nep-eec New Economics Papers
on European Economics
Issue of 2022‒11‒28
sixteen papers chosen by
Giuseppe Marotta
Università degli Studi di Modena e Reggio Emilia

  1. Assessing the Impact of Country-Specific Sovereign Risk on Financial and Banking System in EMU: the Role of Italy By Capasso Salvatore; D’Uva Marcella,; Fiorelli Cristiana; Napolitano Oreste
  2. An Estimated DSGE Model of the Euro Area with Expectations about the Timing and Nature of Liftoff from the Lower Bound By Haderer, Michaela
  3. Evolution of fiscal systems: Convergence or divergence? By Paloma Péligry; Xavier Ragot
  4. Into the Universe of Unconventional Monetary Policy: State-dependence, Interaction and Complementarities By Andrejs Zlobins
  5. Determinants of cost of equity for listed euro area banks By Gabriel Zsurkis
  6. What’s that noise? Analysing sentiment-based variation in central bank communication By Bernd Hayo; Johannes Zahner
  7. The solvency and funding cost nexus - the role of market stigma for buffer usability By Helena Carvalho; Lucas Avezum; Fátima Silva
  8. The effects of cross-border acquisitions on firms’ productivity in the EU By Wildmer Daniel Gregori; Maria Martinez Cillero; Michela Nardo
  9. MARKUPS, TAXES, AND RISING INEQUALITY By Stéphane Auray; Aurélien Eyquem; Bertrand Garbinti; Jonathan Goupille-Lebret
  10. Start-up types and macroeconomic performance in Europe By De Haas, Ralph; Sterk, Vincent; Van Horen, Neeltje
  11. The impact of air pollution on labour productivity in France By Clara Kögel
  12. Lessons from the EU effort sharing decision for supranational climate cooperation: A firm-level analysis By Gavarda, Claire; Diethelm, Lukas
  13. Health Shocks and Housing Downsizing: How Persistent Is 'Ageing in Place'? By Joan Costa-i-Font; Cristina Vilaplana-Prieto
  14. Measuring the Carbon Content of Wealth Evidence from France and Germany By Yannic Rehm; Lucas Chancel
  15. Is There a Green Dividend of National Redistribution? By Eren Gürer; Alfons Weichenrieder
  16. A tail of labour supply and a tale of monetary policy By Cantore, Cristiano; Ferroni, Filippo; Mumtaz, Hroon; Theophilopoulou, Angeliki

  1. By: Capasso Salvatore (Università di Napoli Parthenope, ISMed-CNR, and CSEF.); D’Uva Marcella, (Università di Napoli Parthenope); Fiorelli Cristiana (Università di Napoli Parthenope); Napolitano Oreste (Università di Napoli Parthenope)
    Abstract: This work investigates the bank-sovereign risk transmission across EMU countries, assessing how sovereign risk in Italian government bonds can affect the sovereign and credit risk of non-stressed countries. We employ a GVAR technique and measure spatial proximity by using the cross-country “distance” in debt-to-GDP ratio. Our results confirm the hypothesis of a sovereign-bank loop: a shock in Credit Default Swaps spread of one country propagates to other CDS and bank indices. The effects are stronger in more fragile financial systems. Overall, our findings highlight the importance of spillover effects and suggest a monetary policy tailored on “back-door” propagation of shocks.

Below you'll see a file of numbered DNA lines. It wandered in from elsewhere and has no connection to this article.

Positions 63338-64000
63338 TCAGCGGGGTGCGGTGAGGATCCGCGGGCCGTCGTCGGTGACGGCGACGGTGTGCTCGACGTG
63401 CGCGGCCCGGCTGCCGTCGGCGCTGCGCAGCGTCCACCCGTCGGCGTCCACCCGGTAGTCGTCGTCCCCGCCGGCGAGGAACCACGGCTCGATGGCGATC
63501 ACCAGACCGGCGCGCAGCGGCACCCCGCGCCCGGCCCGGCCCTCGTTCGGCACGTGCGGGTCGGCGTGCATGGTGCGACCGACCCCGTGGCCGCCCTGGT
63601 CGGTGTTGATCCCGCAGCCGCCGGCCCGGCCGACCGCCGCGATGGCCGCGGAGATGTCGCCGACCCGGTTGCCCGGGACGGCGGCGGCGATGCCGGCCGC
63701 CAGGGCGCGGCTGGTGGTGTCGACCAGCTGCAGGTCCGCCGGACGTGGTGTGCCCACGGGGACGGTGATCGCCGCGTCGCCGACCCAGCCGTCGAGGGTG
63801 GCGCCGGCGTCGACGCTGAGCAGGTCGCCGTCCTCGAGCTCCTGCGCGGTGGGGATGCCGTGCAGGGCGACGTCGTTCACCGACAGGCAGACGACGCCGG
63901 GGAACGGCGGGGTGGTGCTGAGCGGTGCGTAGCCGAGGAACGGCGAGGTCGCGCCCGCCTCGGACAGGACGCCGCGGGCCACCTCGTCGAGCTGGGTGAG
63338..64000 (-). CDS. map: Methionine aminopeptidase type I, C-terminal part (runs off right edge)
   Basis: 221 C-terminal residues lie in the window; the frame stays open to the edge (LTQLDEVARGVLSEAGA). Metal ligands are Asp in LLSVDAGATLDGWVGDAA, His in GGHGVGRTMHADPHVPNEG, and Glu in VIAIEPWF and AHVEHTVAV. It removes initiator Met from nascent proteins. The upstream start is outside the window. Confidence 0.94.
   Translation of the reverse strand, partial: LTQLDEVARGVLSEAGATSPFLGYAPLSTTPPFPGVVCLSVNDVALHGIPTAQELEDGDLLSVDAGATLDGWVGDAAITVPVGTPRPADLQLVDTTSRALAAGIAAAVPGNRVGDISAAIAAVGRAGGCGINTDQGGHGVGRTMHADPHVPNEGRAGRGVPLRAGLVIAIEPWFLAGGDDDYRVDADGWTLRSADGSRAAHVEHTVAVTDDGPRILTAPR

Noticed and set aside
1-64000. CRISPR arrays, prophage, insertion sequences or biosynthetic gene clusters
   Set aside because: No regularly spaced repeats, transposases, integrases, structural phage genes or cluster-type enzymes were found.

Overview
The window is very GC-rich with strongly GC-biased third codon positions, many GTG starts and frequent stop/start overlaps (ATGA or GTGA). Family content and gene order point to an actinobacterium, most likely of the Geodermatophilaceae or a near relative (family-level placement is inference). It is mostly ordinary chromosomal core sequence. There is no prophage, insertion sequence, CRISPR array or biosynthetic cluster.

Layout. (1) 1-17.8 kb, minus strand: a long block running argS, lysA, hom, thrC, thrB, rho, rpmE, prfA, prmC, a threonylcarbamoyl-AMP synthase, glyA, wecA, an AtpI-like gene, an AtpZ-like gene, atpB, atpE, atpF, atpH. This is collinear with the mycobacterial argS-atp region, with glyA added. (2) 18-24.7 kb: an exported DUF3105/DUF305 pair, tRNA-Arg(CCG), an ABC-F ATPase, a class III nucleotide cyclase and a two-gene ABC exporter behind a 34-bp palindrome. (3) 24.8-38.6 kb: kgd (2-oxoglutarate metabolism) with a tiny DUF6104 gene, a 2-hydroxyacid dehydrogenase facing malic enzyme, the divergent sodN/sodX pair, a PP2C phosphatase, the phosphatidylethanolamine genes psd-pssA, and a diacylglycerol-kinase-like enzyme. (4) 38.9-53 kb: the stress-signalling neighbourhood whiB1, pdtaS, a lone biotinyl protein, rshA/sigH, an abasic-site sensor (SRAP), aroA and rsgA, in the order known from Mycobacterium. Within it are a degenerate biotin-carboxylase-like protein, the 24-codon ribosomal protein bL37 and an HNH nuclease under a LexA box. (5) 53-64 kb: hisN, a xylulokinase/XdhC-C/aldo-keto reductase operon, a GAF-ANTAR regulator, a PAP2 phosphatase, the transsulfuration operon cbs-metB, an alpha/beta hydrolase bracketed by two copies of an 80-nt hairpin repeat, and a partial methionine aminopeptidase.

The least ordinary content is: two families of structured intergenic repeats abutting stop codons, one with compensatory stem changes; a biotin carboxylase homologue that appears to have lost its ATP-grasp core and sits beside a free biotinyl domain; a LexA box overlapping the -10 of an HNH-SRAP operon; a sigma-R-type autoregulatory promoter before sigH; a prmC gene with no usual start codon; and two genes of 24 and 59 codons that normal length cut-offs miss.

Keywords: sovereign CDS, GVAR, spillovers, euro area.
    JEL: C31 C58 E44
  2. By: Haderer, Michaela
    Abstract: I investigate the implications of the zero lower bound (ZLB) in a structural New-Keynesian model for the euro area. The medium-scale DSGE model accommodates forward guidance by treating the expected durations of the ZLB constraint as free parameters in estimation. Incorporating professional forecasters’ expectations about the future path of the policy rate provides well-identified estimates of the durations. These estimates indicate that unconventional monetary policy becomes increasingly important from 2018 on. Furthermore, when monetary policy is expected to be passive in its response to inflation after liftoff, forward guidance has weaker effects with deflationary pressures on the economy. Finally, including data from the Covid-19 pandemic in estimation leads to stable estimates and allows an assessment of monetary policy during that period.